The Sabbath:
Center Candlestick,
Eternal Present,
Creation Now
Amidst 6 Days of Duality
The Sabbath is Quit Money Day, Every Week!

The Sabbath Day, according to the Torah, is Quit Money Day, every seventh day, 52 weeks a year.  The Sabbath is not necessarily about giving up work, but giving up work for money, giving up business, with zero money exchange [the Hebrew word for work in the 10 commandments is מְלָאכָה (mĕla'kah) meaning "business" as well as "possessions").  It is the day when domestic animals and agricultural land must rest.  And one of its very purposes is to let land rest to allow animals and poor people to take take freely of its produce!  (Exodus 23:10-12). 

This is an idea lost on Christians today, as it was lost on Pharisees in Jesus' time.  Religious people turned the Sabbath into a meaningless regulation, either that or ignore it.  When Jesus' disciples, who had no money or possessions, were gleaning food from fields, the Pharisees condemned them for "working" on the Sabbath, when the very purpose of the Sabbath was to let animals and poor people (who didn't recognize laws and sabbaths) to take freely!  "The Sabbath was made for man, not man for the Sabbath," Jesus replied to his accusers. 

The message Jesus and the apostles were proclaiming  was was not necessarily to do away with the Sabbath, but to make every day Sabbath, forgiving all debts, giving up possessions, freely giving and freely receiving!  And if you couldn't do this, then at least do it one day a week!  The traditional six days of work represented law and money, and the seventh day was Grace.  The one-day-per week Sabbath was a taste of Grace for those who weren't yet ready to give up money and possessions!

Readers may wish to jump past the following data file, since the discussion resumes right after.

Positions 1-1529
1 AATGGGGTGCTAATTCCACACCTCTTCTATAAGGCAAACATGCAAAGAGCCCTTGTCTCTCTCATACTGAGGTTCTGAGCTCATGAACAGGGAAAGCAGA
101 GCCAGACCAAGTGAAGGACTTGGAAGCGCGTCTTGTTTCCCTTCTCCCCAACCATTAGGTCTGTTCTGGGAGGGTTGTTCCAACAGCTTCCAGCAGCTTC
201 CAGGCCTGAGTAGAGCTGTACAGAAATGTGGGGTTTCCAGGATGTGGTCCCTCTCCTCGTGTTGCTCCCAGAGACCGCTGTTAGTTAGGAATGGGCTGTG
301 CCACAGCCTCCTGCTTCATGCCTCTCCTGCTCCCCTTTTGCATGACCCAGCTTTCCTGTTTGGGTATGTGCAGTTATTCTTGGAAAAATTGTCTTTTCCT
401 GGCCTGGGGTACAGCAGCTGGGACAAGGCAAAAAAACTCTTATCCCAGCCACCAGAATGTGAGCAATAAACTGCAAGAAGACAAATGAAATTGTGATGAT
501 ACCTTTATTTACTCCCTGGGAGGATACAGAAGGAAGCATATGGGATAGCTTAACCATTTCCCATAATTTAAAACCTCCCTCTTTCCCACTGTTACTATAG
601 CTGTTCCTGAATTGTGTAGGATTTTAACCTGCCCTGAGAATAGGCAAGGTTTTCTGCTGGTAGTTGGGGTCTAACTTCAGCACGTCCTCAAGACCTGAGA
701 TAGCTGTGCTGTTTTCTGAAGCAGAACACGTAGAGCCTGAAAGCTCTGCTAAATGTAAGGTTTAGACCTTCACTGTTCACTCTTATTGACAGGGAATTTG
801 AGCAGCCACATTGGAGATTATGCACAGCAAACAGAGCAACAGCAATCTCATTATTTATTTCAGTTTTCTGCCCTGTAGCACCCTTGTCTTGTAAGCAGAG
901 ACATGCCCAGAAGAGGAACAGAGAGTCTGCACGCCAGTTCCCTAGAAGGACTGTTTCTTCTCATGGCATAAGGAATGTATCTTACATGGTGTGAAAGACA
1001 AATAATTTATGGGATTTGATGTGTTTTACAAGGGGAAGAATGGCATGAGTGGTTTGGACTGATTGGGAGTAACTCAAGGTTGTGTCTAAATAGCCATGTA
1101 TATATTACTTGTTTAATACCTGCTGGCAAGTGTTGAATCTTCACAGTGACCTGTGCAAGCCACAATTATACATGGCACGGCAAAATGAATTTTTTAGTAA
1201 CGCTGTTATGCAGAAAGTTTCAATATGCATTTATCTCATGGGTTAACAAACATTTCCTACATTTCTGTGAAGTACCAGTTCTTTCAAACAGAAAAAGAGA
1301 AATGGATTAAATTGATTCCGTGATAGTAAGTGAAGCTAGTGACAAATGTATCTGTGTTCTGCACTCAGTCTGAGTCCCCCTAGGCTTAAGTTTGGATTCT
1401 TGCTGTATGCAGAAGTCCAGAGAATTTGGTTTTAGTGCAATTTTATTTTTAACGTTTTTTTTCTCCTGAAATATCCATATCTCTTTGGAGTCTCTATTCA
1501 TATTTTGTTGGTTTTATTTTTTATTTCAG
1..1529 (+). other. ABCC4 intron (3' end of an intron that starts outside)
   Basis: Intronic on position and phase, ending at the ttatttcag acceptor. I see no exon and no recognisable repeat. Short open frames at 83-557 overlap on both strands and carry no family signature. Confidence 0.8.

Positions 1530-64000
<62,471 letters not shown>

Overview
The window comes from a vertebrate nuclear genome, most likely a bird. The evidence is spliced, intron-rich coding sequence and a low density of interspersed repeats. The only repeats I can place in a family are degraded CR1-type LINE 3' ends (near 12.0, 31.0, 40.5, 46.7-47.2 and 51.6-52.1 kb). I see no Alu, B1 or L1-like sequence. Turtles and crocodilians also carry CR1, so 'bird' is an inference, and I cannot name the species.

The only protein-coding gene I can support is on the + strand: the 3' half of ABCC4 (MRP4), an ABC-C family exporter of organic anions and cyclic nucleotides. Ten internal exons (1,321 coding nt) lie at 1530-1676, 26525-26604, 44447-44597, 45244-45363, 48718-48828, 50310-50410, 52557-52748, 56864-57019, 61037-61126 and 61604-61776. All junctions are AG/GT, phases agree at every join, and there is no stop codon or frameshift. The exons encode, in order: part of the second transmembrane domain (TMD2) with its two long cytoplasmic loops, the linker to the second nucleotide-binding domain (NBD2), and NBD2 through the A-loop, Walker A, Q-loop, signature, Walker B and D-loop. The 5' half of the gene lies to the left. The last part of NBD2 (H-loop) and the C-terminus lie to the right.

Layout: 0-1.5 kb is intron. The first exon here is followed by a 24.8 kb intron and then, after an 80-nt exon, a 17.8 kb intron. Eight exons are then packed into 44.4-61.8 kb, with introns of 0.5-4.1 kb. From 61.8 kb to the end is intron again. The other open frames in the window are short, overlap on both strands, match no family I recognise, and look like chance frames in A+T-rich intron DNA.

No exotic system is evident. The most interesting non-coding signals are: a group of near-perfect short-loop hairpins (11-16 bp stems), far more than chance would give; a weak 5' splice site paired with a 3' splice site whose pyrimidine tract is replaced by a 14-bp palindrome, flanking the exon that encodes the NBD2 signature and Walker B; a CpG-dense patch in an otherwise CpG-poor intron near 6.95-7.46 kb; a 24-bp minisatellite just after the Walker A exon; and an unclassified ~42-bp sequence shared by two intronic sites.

"If you do not fast from the world, you will not find the kingdom. If you do not observe the week as a sabbath you will not see the Father." (--Jesus, The Gospel of Thomas 27)

This is a concept also found in the Old Testament Psalms and the New Testament book of Hebrews, that the Sabbath is the Eternal Today we must enter into Now.  The very theme of the Apocalypse in the New Testament is, in fact, entering into this Rest with Jubilee trumpets, this Eternal Today, which is the End of Time, the Place of Truth where there is no money, no possession, and complete Forgiveness.  The very word apocalyse literally means uncovering what already is here and now!  It's not a future day in prophecy (which makes us shirk responsibility), it is Now! "Now is the accepted Time, Now is the Day of Salvation."

Not keeping the Sabbath was a grave transgression, according to the Jewish prophets, not because it was breaking an arbitrary rule of a volatile sky god in with irrational anger issues, but because of common sense: not letting living things rest from commerce was damaging both to the land and to the poor (Nehemiah 10:31 and 13:15-22, Amos 8:4-8, Isaiah 56:2-6 and 58:13, Jeremiah 17:27) .

Blowing the Shofar,
heralding in Jubilee